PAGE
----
Tuesday, 28 January 2014

Bereavement, and a Christmas goose (not for eating).

          It was a Christmas I'd been dreading - the Christmas of 2013, and my first one without David. I refused to acknowledge it. I bought no tree, put up no decorations, and sent only the obligatory minimum of cards. I wanted to go nowhere, and do nothing.

           However, my daughter, Jude, put a tough, daughterly boot in, and booked me a rail ticket from Paddington to Truro (she lives in Falmouth). Neither of us were to know that I'd be travelling on the day of the Great Storm, and that, when she picked me up at Truro station (the train was delayed by two hours, and was the last one to get into Cornwall that night) we would face the most white-knuckle drive of our lives!

          Those five days of Christmas went unexpectedly well. I re-acquainted myself with her amazing puppet of Borka the goose, from John Burningham's classic picture book which is currently being developed as a children's opera by The English Touring Opera Company. Jude, and her husband, Alan, were working on Borka's goslings while I was there - naked goslings then, who have since been given their coats of untidy down, and discussing how to create the eggs from which they would eventually hatch.

          Coming back to London, I had to face New Year - not a festival either of us ever much cared for, apart from the fireworks. This time I was solitary, by choice. Sometimes one has to be, but it was not easy. Meanwhile, in Cornwall, Jude has been working on the backdrops for "Borka".

          The book that took me through Christmas and the long journey back to London was Kathleen Jones's "THE SUN'S COMPANION" - a lengthy  novel set in the 1930s-1940s - a disturbing period of European history, part of which I lived through, as a child. I probably wouldn't have read it in any other format but the Kindle... as a paperback, it would have been fat, and physically cumbersome to travel with, but the Kindle's 'one page at a time' format made it very accessible. I found her research of that period impressive - there were details I could touch,  feel and smell. I think it would make an amazing film for TV, split into about four episodes, and infinitely more moving and authentic than Downton.

          At present, I'm making inroads into David's vast library of Fantasy and Science Fiction, and reading: "HARM'S WAY", by Colin Greenland, an alternative version of Victorian Britain, in which ships sail into interplanetary space. Love it. He's a fantastic writer.

           My second picture book: "QUICKER THAN A PRINCESS" (TopThat!) comes out this March, and, because of 'Borka', I find myself thinking more and more about the translation from written words to other media, and fantasising that "PRINCESS" might make a ballet, featured a very pregnant princess (how many of those do you encounter?) and quite a lot of dancing animals. I'd love to show you the cover image, but, unfortunately, it's in a format Blogger won't accept. However, I can tell you that the illustrator is the very talented Inna Chernyak, from the Ukraine.

           I'm currently working on 2000 word novels for very early readers. Like Alice, I seem to be getting smaller and smaller, but it's challenging.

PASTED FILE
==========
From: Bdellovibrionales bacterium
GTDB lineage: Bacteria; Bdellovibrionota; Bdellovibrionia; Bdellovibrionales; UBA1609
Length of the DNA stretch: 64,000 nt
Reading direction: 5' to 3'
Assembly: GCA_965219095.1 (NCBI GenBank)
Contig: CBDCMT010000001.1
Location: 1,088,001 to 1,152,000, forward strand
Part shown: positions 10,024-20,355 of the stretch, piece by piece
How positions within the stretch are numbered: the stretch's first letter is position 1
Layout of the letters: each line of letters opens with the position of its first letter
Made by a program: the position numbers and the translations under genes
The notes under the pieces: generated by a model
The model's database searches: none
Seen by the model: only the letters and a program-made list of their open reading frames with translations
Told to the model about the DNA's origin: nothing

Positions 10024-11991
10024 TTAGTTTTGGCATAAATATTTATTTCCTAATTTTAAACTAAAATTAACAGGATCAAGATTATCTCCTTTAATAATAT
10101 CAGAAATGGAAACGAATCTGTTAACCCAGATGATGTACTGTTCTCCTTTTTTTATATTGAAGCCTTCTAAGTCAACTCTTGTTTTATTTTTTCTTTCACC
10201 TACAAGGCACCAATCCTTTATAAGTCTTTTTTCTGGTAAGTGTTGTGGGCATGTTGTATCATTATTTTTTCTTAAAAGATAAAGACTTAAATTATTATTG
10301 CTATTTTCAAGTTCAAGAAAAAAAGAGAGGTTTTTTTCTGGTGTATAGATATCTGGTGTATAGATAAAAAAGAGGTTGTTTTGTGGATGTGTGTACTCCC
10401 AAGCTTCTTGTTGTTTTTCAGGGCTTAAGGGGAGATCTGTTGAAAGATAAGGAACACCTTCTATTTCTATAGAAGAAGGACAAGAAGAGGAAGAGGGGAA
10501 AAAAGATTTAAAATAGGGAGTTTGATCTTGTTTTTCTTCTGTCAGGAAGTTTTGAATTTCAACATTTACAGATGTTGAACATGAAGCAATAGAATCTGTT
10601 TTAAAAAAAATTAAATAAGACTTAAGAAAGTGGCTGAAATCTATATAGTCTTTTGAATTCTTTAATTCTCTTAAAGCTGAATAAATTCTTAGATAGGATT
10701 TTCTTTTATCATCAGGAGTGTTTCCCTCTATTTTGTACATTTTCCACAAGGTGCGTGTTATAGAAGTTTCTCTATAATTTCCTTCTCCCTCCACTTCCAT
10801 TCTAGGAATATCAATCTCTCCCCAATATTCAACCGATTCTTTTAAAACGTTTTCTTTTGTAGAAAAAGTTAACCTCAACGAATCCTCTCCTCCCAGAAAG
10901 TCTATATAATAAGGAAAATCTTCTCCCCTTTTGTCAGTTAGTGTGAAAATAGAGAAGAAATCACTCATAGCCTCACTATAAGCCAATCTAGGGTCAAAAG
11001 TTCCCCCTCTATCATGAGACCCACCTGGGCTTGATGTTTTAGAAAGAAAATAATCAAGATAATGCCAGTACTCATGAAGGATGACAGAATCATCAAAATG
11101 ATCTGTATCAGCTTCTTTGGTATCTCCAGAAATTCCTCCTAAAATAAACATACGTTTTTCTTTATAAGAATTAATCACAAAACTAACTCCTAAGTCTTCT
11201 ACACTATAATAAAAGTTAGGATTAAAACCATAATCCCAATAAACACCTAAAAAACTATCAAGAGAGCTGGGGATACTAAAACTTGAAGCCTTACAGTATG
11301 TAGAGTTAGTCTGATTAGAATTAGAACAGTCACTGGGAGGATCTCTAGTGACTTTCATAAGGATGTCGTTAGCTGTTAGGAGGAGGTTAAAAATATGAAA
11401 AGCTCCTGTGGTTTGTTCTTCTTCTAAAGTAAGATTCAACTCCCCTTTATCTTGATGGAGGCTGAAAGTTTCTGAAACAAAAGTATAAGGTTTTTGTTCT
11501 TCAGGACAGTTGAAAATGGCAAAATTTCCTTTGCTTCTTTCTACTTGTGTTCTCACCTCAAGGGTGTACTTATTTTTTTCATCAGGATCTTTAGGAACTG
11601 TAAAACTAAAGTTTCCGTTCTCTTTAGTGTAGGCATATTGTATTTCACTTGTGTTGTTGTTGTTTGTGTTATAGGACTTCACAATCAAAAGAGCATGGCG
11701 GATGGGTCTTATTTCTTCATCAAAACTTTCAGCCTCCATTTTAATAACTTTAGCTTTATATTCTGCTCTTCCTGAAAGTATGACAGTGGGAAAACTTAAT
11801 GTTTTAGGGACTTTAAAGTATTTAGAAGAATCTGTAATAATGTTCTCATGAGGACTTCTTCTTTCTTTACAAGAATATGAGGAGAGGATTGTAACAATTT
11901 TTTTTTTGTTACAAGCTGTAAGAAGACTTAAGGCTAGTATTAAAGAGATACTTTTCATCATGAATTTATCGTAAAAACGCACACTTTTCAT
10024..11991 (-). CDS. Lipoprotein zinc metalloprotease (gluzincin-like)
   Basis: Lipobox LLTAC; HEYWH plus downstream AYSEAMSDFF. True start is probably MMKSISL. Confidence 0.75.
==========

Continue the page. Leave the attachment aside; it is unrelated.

I also need to re-publish more of my out of print children's books, most especially "KACHUNKA", and with eleven e-books out there, it seems to me that I have what constitutes a 'list'. Any takers?
 

5 comments:

madwippitt said...

Immersing yourself in a good book is a good way of escaping the world when it all feels too much. And being able to share someone's library can be a comforting way of feeling there's still a tangible connection of sorts. First Christmases are always bad: lovely that you have a family to help support you through it. And re: the short books - they are vitally important - you are helping young readers catch the reading bug! xxx

julia jones said...

Well done Enid - and daughter. I think you had your festivals totally the right way round: together with children at Christmas (am SURE David would have wanted that, wouldn't he?) and then meditative, facing the future at New Year. Eclectic Electric would love any book reviews you care to write. I know you hate blogger but if you send me a word doc I'll put them up for you. No real need for pics. Best of luck 2014

Kathleen Jones said...

Christmas is such a difficult time Enid - I'm so glad you were with your daughter. Very moved by your comments on the Suns Companion - readers' responses like yours make writing a book worthwhile even if it doesn't make any money!!

Lydia Bennet said...

Christmas is tough after bereavement but it's good you have family support, and that you are going on adventuring as a writer, trying new things. Your short short novels sound very valuable to young readers and you should deffo put out your picture books as ebooks. Good luck with it all!

Enid Richemont said...

To Lydia (any connection with ms Austen??)- my picture books are very much in print, so it would be up to my current publisher to do that.

To Kathleen - The Sun's Companion ought to be making you money. Try it on the Beeb.

To Julia - please stay in touch via email on that one. Right now, I'm not working very well, and please do read every possible meaning into that statement.

To madwippett - David's library is extraordinary, but our tastes in books were very different. He introduced me to writers I would never have chosen myself. We have a complete collection of Terry Pratchett, whose work and personality/ethics I find impressive, although I could quickly tire of some of his books. Then Robert Heinlien, Isaac Asimov, etc etc. In short, a lifetime's collection of Fantasy and Science Fiction (and what will happen to it when I snuff it?)